SALT LAKE CITY — Escalating conflict among rope-sport enthusiasts and casual outdoor lovers is prompting federal land managers to weigh a two-year ban on roped activities at Corona Arch and Gemini Bridges.

The Grand County geologic landmarks draw thousands of visitors a year, but the Bureau of Land Management said the sightseeing experience is often compromised by groups of private individuals engaging in rope swinging or using zip lines.

Among the more dramatic examples of public problems was the March 2013 death of man killed while swinging at Corona Arch.

BLM officials said the death of Kyle Stocking, 22, was witnessed by more than 70 people, some of them children. The Grand County Sheriff's Office was also called to investigate the disruption of a Passover service because of roped activities.

BLM officials said they received relatively few reports of roped activities at Corona Arch until the 2012 posting of YouTube video titled "World's Largest Rope Swing."

Since then, the BLM has received frequent complaints from the public who find the solitude of photography, hiking or other sightseeing activities marred by the shouting and screaming that accompanies the extreme sport.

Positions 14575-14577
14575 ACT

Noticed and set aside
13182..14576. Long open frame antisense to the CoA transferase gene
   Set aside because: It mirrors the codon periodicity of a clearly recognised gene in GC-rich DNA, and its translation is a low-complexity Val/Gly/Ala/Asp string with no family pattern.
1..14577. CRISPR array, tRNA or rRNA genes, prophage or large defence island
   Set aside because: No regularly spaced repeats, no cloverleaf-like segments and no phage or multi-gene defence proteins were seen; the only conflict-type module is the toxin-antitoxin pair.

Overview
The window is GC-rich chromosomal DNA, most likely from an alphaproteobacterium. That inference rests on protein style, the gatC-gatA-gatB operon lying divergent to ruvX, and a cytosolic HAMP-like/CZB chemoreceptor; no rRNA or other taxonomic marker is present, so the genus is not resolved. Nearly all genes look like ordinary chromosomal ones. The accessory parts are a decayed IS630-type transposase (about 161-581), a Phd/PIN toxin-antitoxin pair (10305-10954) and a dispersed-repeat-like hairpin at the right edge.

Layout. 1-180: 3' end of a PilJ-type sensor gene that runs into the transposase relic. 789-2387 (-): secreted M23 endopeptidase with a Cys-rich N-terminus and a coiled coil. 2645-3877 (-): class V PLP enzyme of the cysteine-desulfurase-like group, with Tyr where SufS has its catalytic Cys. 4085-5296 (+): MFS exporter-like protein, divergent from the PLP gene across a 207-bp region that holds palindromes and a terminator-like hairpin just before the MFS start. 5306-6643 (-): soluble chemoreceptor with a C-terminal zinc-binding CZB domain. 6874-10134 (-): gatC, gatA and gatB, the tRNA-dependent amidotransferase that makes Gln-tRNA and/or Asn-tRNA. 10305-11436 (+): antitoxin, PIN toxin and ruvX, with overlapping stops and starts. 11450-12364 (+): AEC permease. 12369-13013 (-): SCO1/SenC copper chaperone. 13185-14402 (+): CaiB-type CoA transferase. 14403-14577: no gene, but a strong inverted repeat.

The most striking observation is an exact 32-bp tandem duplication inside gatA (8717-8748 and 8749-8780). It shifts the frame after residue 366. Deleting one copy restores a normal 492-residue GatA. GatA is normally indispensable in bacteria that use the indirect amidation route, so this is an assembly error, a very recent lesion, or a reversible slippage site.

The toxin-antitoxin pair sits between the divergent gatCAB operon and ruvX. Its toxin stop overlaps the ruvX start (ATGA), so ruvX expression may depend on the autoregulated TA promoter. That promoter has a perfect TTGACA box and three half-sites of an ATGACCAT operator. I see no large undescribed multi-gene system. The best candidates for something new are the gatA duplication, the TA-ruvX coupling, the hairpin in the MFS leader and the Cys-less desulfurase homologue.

In an environmental analysis proposing the ban, the BLM reported an estimated 40,000 people visit Corona Arch and about 50,000 people visit Gemini Bridges on an annual basis.

Corona Arch, picked up by the federal agency in an exchange with the Utah School and Institutional Trust Lands Administration in May, is actually part of a rock bowl that also includes the Bowtie Arch.

The arches are accessible by foot in a 1.5 mile hike.

"As hikers round the last corner on the trail, Corona and Bowtie arches suddenly appear in a spectacular setting," the analysis said. "There is often an atmosphere of quiet reverence on the part of the visitors as they grasp the enormity of the view."

BLM officials said the continued presence of roped activities at the geologic features hampers that sense of reverence, and visitors have complained about the scars caused by the bolts and other hardware used for the activities.

Although commercial outfitters have been banned from rope activities at the Corona and Gemini Bridges, no such restrictions exist for private individuals.

Written comments will be accepted by letter or email through Sept. 25, with the subject line "Corona."

Comments should be as specific as possible and mailed to the Bureau of Land Management's Moab Field Office, Attention Katie Stevens, 82 E. Dogwood, Moab, UT, 84532, or emailed to blm_ut_mb_comments@blm.gov.

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